Many journalism stakeholders have begun looking to philanthropic foundations to help newsrooms find economic sustainability. The rapidly expanding role of foundations as a revenue source for news publishers raises an important question: How do foundations exercise their influence over the newsrooms they fund? Using the hierarchy of influence model, this study utilizes more than 40 interviews with journalists at digitally native nonprofit news organizations and employees from foundations that fund nonprofit journalism to better understand the impact of foundation funding on journalistic practice. Drawing on previous scholarship exploring extra-media influence on the news industry, we argue that the impact of foundations on journalism parallels that of advertisers throughout the 20th century—with one important distinction: Journalism practitioners and researchers have long forbidden the influence from advertisers on editorial decisions, seeing the blurring of the two as inherently unethical. Outside funding from foundations, on the other hand, is often premised on editorial influence, complicating efforts by journalists to maintain the firewall between news revenue and production.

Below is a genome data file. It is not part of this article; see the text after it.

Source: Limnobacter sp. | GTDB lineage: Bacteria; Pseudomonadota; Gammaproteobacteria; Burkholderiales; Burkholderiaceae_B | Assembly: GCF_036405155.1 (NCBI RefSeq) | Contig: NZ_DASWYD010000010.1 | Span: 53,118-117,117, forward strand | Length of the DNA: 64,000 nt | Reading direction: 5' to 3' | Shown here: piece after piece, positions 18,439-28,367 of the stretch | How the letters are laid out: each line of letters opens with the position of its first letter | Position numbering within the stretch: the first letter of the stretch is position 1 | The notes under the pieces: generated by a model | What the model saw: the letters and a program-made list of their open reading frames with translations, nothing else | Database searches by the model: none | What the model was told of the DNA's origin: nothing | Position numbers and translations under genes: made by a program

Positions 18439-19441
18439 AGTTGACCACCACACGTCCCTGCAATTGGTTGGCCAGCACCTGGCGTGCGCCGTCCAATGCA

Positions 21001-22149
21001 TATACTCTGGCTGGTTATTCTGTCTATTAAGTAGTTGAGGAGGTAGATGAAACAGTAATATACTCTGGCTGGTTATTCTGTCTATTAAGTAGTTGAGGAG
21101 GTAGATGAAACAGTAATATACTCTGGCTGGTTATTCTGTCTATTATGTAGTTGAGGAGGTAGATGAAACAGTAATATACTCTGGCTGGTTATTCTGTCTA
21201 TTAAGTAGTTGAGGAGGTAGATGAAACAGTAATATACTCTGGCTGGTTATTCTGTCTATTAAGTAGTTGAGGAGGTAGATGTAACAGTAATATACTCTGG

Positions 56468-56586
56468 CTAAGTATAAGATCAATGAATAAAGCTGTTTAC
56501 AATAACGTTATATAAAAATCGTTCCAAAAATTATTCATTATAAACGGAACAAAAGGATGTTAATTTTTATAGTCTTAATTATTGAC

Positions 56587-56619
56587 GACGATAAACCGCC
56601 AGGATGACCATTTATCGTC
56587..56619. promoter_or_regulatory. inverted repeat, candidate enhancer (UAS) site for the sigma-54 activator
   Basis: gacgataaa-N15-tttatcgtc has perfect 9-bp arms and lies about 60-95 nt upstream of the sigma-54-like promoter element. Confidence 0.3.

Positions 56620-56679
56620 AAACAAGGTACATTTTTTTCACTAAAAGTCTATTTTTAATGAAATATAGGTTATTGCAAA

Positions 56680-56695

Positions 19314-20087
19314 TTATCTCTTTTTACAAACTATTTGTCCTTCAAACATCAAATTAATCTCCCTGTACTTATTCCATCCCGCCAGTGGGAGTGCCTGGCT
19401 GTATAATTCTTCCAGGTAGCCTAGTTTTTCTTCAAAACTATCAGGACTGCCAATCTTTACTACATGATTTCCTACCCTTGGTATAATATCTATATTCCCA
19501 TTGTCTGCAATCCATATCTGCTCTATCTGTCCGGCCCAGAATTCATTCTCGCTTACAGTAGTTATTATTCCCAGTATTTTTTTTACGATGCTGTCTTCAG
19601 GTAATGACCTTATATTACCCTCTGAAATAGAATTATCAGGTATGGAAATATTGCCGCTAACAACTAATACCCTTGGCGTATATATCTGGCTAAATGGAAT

This report seeks to investigate existing research about crowdfunding for nonprofit organizations using the lens of #GivingTuesday as a way to focus on the questions, concerns, and potential for this relatively new tool for giving to nonprofit organizations. Crowdfunding is broadly defined as "the raising of capital from a large and diverse pool of donors via online platforms" (Davies, 2014). While many forms of crowdfunding exist, including funding of for-profit projects, businesses, and peer-to-peer giving, this report focuses on crowdfunding for nonprofit organizations exclusively.
New York Community Trust;